rich morgan stanley banker gets off a hit and run that leaves a cyclist badly injured by claiming new car smell from his mercedes caused him to fall asleep
The plea bargain stuck. Martin Erzinger, the driver who hit cyclist Steven Milo near Vail, Colorado, then fled the scene, has pled guilty to two misdemeanors and been sentenced to a year of probation and 90 days in jail. The incident outraged the cycling community when prosecutor Mark Hulbert lowered the charges from felonies because it would adversely affect Erzinger’s job as a money manager for wealthy individuals. And while the resolution came in court two weeks ago, the dust still hasn’t settled, with a growing online movement by cyclists to boycott Vail.
Erzinger didn’t deny crashing into Milo in July 3 and leaving the scene without stopping to check on the cyclist. During the brief court hearing on December 15, he claimed to have “severe undiagnosed sleep apnea” and argued that fumes from the new car smell in his month-old Mercedes contributed to him falling asleep. After striking Milo, Erzinger drove in a ditch for another 265 feet before slamming into a culvert. He then drove to a Pizza Hut parking lot and called Mercedes assistance, not police.
Milo, a surgeon, was badly injured and continues to suffer severe headaches because of leaking spinal fluid.
Judge Frederick Gannett said the misdemeanor plea deal was reasonable and that it wasn’t his job to question the district attorney’s decision. He said there would be a danger in the court becoming an “instrument of second-guessing the separation [of government],” to which an editorial by the Vail Daily pointed out that his job is precisely to second guess and pass judgment.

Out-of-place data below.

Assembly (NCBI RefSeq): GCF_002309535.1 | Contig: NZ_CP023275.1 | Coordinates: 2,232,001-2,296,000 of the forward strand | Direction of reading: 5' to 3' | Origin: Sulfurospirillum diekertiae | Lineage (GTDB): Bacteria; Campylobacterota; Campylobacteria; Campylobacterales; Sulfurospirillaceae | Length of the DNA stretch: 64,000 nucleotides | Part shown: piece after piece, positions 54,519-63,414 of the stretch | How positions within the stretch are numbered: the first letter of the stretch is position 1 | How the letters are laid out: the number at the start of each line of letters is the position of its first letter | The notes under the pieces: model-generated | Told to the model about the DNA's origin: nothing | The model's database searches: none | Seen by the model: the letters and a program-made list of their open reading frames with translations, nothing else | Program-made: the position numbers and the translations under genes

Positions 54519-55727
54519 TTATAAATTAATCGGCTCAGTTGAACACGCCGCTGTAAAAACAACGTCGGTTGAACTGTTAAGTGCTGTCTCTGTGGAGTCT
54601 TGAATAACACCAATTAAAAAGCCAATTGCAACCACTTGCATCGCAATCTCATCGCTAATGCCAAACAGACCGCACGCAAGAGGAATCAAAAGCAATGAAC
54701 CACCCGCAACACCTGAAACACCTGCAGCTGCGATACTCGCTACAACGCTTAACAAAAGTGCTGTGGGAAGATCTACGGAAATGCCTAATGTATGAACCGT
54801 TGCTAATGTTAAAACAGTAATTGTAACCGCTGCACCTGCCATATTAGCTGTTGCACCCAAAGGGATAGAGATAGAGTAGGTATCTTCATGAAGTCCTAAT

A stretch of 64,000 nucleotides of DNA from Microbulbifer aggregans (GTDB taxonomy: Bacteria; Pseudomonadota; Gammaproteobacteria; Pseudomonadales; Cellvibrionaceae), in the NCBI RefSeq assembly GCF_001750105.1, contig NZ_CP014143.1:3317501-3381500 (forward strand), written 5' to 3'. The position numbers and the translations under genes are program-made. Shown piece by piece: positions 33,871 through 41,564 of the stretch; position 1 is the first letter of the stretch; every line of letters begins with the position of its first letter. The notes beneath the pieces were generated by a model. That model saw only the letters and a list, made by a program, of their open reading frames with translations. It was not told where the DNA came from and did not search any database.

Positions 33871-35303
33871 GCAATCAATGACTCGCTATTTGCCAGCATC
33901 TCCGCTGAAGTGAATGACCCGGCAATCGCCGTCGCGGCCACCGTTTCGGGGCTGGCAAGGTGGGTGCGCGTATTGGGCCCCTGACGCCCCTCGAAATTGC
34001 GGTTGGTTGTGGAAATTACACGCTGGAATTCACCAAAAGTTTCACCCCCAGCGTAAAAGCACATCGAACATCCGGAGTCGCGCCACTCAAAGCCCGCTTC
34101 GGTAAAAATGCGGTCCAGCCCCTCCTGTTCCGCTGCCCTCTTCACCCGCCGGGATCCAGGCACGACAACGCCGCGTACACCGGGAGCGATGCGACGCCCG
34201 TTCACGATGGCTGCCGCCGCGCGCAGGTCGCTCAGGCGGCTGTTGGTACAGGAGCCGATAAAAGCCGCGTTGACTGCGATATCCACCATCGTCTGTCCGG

“Eagle County has a district attorney more concerned about the defendant’s job prospects than appropriate prosecution, and a judge who believes the district attorney should do his job for him. Is there another way to understand this?” wrote the Daily.
Boycotting Vail seems unlikely to gather much steam — it is, after all, a mecca for cycling — but cyclists are pressuring the sponsor of the Quiznos Pro Challenge to move its stage three time trial out of Vail (Facebook page here).
“Something stinks in Vail,” cycling TV commentator Bob Roll told BikeRadar. “The ‘law and order’ DA throws the book at one and all except a hyper rich stock broker who was seen to run over a cyclist and leave him for dead?”
Roll is referring another notorious case prosecuted by D.A. Hulbert. In the 2009 Leadville 100 bike race, injured 40-year-old Katie Brazelton gave her entry number and credentials to 36-year-old Wendy Lyall, who raced and took second in the 40-49 age group. Lyall stood on the podium and accepted her award and didn’t admit to the deception until an anonymous tip outed her. Hulbert called the incident “something very serious” and sought felony charges against the two women. He eventually reached a plea bargain with them on lesser charges, and they pled guilty.